Archive for February 2020

Call for suggestions: beauty

On April 29 in the early evening at the Schaffhausen Institute of Technology I will give a talk on “The Beauty of Software”, exploring examples of what makes some concepts, algorithms, data structures etc. produce a sense of esthetics. (Full abstract below.) I gave a first version at TOOLS last year but am revising and expanding the talk extensively.

I obviously have my own examples but am interested in more. If you have some that you feel should be considered for inclusion, perhaps because you experienced a “Wow!” effect when you encountered them, please tell me. I am only asking for names or general pointers, not an in-depth analysis (that’s my job). To avoid having my thunder stolen I would prefer that you alert me by email. I will give credit for examples not previously considered.


Abstract of the talk as published:

Scientists often cite the search for beauty as one of their primary guiding forces. Programming and software engineering offer an inexhaustible source of astoundingly beautiful ideas, from strikingly elegant algorithms and data structures to powerful principles of methodology and language design.

Defining beauty is elusive, but true beauty imposes itself in such a way as to remove any doubt. Drawing comparisons from art, literature and other endeavours. He will show a sample of ideas from all walks of software, directly understandable to a wide audience of non-software-experts, offering practical applications in technology that we use daily, and awe-inspiring in their simplicity and elegance.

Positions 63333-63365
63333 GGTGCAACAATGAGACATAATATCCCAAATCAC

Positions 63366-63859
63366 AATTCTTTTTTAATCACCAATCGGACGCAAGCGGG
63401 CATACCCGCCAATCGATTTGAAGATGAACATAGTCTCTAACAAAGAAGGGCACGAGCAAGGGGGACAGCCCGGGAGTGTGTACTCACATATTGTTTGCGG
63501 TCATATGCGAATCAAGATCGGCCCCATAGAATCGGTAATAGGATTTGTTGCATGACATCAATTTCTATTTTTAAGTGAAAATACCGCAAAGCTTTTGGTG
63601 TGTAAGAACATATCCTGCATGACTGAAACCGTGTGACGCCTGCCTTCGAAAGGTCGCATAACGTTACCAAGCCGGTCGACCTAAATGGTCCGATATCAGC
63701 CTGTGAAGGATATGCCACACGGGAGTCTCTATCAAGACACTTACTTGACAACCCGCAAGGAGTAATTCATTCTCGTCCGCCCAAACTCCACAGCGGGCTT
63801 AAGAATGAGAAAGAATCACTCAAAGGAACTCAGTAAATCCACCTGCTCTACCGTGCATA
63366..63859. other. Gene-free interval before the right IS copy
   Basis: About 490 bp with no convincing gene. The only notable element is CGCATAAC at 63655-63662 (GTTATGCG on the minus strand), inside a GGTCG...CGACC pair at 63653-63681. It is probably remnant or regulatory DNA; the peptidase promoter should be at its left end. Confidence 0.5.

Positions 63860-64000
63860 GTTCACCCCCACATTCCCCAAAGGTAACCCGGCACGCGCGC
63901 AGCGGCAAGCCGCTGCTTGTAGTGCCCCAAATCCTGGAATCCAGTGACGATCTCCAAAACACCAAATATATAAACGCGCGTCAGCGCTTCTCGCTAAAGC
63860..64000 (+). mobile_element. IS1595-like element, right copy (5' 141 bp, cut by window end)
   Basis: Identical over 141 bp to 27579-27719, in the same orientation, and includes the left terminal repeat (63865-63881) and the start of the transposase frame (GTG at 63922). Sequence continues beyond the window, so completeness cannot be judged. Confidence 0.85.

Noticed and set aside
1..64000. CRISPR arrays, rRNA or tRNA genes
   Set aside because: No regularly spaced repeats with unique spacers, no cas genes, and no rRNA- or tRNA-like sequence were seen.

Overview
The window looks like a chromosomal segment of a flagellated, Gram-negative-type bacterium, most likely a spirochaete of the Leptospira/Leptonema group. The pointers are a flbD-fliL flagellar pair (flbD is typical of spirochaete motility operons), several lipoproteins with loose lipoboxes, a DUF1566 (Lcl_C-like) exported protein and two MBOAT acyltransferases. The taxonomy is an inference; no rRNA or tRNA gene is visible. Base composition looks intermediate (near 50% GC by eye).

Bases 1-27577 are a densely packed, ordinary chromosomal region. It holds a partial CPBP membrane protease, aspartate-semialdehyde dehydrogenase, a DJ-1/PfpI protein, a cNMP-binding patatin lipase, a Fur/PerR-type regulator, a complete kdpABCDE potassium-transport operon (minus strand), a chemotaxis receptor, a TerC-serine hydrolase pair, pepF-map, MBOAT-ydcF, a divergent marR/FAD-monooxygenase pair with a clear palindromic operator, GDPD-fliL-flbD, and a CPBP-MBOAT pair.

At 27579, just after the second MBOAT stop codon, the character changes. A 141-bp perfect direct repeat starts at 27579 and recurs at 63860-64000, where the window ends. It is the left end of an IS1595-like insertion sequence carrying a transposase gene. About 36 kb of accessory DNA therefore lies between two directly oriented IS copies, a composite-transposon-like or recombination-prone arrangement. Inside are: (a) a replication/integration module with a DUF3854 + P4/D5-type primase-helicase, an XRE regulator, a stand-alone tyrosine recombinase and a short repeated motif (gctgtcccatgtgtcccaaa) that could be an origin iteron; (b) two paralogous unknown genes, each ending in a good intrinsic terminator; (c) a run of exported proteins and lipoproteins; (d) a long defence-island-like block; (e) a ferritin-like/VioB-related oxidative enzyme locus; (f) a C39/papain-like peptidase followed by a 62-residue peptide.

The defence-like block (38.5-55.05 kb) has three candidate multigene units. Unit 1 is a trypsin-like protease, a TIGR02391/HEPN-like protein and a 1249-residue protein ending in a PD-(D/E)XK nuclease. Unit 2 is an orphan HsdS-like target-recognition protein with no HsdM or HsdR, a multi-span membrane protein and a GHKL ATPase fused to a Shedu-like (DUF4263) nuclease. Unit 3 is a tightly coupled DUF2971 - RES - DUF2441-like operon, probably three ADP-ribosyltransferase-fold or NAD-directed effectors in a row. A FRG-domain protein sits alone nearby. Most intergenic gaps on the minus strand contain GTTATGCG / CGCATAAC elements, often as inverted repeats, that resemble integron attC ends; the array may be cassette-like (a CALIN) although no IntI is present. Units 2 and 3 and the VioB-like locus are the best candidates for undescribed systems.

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An annoying practice from another age

When you want to contact academic researchers, particularly computer scientists, you often find their email addresses on their Web pages in a mildly obfuscated form such as “albert dot einstein at princeton dot edu”.

If you try to copy-paste such a pseudo-address into an email client so as to fix it there, you often have to spend some time fighting the email client’s knowledge of what an email address looks like. It can result in errors and bounced mail. Not the world’s worst scandal but an annoying waste of time.

An address written out in that form is a way for the page owner to announce to the cognoscenti: “I am a computer scientist and hence very knowledgeable about the ways of the Internet; I know that spammers run bots to harvest addresses. See how I defeat them.

So 1995!

Both spam and defenses against it are no longer what they were back then. Anyone who manages to use email effectively is protected, even without knowing it, by spam blockers, which have become quite good. (According to a specialized site, 14.5 billion spam emails are sent every day, so without these protections we would all be be drowning in spam, which for most people is not the case.)

As to any spam harvesters who are really interested in computer science researchers, they are most likely able anyway to write a little regular expression analyzer that captures the vast majority of the supposedly obfuscated addresses.